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Tuesday, November 13, 2018

The Ring of Dracula

The Universal Monsters have always been a big influence on me, and I started thinking recently about putting together a little display of a few of the smaller pieces from those films. The Wolf Man has a silver wolf's head cane, Dracula and the Mummy both have themed rings, and the Frankenstein Monster's equivalent piece of jewelry is... the neck electrodes! So this should be a fun little diversion project.

I decided to start with the Dracula crest ring. There have been a few replicas produced over the years, and they all look nice at a glance, but once I saw the auction photos of the original ring, which belonged to Forry Ackerman for many years, it became clear that most of the current replicas are very sterilized, geometric interpretations of what would have been an organic, hand sculpted design, presumably by a jeweler in the '40s. Yes, the 1940s. In the original Dracula film in 1931, Lugosi wore a plainer ring. This more extravagant Dracula crest ring was first seen in the John Carradine sequels (though was probably altered from the Lon Chaney Jr. Dracula/Alucard ring), and finally worn by Lugosi in Abbott and Costello Meet Frankenstein.

There have also been replicas molded from the original ring, but they seemed to suffer from lost detail. You'll see the original in the printouts I'm working with for my rendition.



Anyway, detailed though it is, I thought I would be able to sculpt the ring in Apoxie Sculpt, and if I mixed in aluminum powder, it would be able to be buffed to a metallic shine. I did several tests with several methods, but didn't come up with something that would be workable at the fine level of detail I would need. So I decided to use Super Sculpey Firm, because it is hard enough to hold the sharp detail, and could be sanded after baking if needed. I jumped right in to the crest. I scaled the auction photos to full size, and cut out templates to help keep my proportions correct. I also traced the image onto a piece of clear plastic, so I could hold it over the sculpture to check. I ended up using various sizes of needles as my loop tools! Once that was baked and cleaned up a bit, I dumped some silicone on it. I cold cast it the way that's worked best for me in the past, which is to coat the surface with metal powder, and fill with black resin. Buff with steel wool, a very slight black wash, and the crest is done.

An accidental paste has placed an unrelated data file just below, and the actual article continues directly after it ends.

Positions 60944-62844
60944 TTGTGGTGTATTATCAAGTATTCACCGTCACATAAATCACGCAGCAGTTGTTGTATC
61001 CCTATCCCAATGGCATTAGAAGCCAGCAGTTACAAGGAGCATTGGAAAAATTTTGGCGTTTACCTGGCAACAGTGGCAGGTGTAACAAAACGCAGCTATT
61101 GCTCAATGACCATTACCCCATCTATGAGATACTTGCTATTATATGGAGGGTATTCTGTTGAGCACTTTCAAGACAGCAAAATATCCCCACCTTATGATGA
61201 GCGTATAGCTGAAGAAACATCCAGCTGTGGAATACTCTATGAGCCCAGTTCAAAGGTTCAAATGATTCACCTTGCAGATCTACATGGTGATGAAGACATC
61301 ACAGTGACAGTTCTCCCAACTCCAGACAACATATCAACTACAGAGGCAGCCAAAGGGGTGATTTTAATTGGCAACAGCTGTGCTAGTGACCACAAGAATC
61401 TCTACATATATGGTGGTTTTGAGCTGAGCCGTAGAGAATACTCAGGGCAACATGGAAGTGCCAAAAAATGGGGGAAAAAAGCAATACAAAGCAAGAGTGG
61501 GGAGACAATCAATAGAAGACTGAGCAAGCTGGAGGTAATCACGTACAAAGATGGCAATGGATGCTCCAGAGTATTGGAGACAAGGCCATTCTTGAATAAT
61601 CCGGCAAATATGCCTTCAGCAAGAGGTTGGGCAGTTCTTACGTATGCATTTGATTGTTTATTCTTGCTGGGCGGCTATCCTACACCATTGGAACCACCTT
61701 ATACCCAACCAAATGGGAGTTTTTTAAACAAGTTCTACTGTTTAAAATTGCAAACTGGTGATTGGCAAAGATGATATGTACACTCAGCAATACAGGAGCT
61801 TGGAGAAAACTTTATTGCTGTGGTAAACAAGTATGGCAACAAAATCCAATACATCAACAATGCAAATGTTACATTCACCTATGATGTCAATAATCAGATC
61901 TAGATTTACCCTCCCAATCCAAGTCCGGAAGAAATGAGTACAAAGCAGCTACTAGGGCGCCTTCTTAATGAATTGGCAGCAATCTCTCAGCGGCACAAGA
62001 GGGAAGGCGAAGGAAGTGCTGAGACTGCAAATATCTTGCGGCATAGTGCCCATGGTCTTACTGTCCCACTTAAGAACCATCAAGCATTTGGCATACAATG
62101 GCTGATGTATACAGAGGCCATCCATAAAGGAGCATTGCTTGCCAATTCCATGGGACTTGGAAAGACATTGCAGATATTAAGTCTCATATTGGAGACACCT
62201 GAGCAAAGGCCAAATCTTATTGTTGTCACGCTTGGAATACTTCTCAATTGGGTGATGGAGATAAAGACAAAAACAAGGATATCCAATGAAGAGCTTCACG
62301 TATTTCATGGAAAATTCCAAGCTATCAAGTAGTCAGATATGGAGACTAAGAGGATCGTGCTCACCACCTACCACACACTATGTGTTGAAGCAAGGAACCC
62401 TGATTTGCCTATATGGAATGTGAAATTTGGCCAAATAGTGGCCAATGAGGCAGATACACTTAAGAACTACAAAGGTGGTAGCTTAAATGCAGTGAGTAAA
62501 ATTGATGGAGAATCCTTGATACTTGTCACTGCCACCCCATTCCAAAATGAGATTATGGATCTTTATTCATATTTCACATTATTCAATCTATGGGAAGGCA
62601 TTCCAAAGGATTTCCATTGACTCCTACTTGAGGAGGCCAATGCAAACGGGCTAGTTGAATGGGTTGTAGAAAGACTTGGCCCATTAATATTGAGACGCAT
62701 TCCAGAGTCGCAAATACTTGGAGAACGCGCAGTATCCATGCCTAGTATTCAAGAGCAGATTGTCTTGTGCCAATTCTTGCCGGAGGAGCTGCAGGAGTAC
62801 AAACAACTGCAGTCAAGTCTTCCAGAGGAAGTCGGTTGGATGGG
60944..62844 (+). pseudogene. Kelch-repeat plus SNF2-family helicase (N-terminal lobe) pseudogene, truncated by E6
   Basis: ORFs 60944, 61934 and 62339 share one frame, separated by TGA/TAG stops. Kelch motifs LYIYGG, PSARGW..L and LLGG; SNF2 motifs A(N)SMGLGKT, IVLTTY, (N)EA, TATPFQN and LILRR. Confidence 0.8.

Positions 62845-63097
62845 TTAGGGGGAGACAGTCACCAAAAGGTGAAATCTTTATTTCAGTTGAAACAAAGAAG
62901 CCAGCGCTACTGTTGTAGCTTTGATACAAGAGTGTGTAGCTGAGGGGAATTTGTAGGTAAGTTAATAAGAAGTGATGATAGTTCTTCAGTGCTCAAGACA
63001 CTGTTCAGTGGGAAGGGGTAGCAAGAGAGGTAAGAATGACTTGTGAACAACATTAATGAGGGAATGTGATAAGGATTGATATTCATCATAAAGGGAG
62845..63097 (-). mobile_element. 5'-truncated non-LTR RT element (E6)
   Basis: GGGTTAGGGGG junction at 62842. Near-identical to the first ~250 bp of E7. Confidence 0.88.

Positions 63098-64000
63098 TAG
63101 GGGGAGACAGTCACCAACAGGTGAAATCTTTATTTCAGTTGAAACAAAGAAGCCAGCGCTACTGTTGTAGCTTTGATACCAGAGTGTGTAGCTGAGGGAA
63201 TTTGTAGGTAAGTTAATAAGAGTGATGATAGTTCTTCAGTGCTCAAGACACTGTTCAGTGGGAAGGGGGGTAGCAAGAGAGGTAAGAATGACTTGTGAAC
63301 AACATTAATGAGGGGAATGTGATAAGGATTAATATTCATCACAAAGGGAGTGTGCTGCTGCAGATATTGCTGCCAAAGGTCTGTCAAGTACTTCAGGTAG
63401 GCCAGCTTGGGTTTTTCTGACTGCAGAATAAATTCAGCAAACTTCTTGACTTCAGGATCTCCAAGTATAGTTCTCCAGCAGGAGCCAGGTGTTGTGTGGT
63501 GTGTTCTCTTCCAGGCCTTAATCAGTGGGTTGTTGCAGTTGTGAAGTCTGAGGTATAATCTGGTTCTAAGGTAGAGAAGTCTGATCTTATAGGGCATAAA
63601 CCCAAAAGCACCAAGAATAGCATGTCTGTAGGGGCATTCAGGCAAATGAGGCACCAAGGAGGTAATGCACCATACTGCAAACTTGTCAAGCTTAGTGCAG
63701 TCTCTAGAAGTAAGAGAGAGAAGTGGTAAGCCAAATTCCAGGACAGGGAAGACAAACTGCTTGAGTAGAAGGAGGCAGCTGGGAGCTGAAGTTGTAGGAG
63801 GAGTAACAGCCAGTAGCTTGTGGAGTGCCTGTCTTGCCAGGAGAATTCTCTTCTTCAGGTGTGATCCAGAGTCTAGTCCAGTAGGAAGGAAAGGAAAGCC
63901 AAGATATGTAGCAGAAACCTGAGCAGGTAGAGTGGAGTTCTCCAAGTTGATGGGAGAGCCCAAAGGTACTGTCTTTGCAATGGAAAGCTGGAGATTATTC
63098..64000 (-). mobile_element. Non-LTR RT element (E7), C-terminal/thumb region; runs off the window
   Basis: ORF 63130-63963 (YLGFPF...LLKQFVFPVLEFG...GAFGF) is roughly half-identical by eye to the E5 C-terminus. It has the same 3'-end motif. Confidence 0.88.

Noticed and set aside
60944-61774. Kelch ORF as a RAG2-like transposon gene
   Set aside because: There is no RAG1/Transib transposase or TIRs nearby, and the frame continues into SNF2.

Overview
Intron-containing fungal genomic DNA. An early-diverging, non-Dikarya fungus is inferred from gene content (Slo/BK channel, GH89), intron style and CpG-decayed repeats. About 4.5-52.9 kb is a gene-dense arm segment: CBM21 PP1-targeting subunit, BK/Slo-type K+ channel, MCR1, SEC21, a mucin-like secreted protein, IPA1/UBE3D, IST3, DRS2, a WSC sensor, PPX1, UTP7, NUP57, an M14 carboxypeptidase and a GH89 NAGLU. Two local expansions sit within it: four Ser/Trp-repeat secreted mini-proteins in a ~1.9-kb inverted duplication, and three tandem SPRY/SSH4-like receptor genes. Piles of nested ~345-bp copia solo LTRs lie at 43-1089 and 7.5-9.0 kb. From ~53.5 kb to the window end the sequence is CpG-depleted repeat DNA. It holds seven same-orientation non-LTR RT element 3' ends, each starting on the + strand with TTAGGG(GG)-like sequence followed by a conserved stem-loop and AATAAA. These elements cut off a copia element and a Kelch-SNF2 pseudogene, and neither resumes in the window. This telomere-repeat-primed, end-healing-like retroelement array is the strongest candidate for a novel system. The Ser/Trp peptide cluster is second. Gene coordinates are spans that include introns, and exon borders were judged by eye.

I had to think quite a bit about how I would mold the main ring part before proceeding. The thing about cold casting is it's very difficult to repair any imperfections in the seam or otherwise, because you need to preserve that ultra thin surface layer of metal. Once I figured out that I could have a removable dowel in the center, and split the mold where the band joins the main hunk of material, I could start sculpting. I decided that I would not attempt to mount a separate stone of any sort in the center. The tolerances would have to be so precise that it wasn't going to be worth it. Instead, I'd just sculpt it right in, and paint it later. The center of the stone would actually be the perfect place for a pour spout, since the crest would cover it up.







Sculpt, mold, cast the same way. I released the dowel with vaseline, and coated it in aluminum powder. It didn't quite take to the resin like the metal on the silicone sections did, but it's on the inside, so it doesn't matter much. With the stone painted, and a black wash over the recesses, I could carefully superglue the crest on top. And that's not too shabby for a plastic recreation. It's not perfect. I think I'd need some smaller needles to really get a 100% match on the sculpture, but I think it captures the feeling of the original. I gained a lot of respect for old school wax jewelry sculptors, too.



More to come!

Monday, October 29, 2018

You Seem a Decent Fellow. I Hate to Kill You.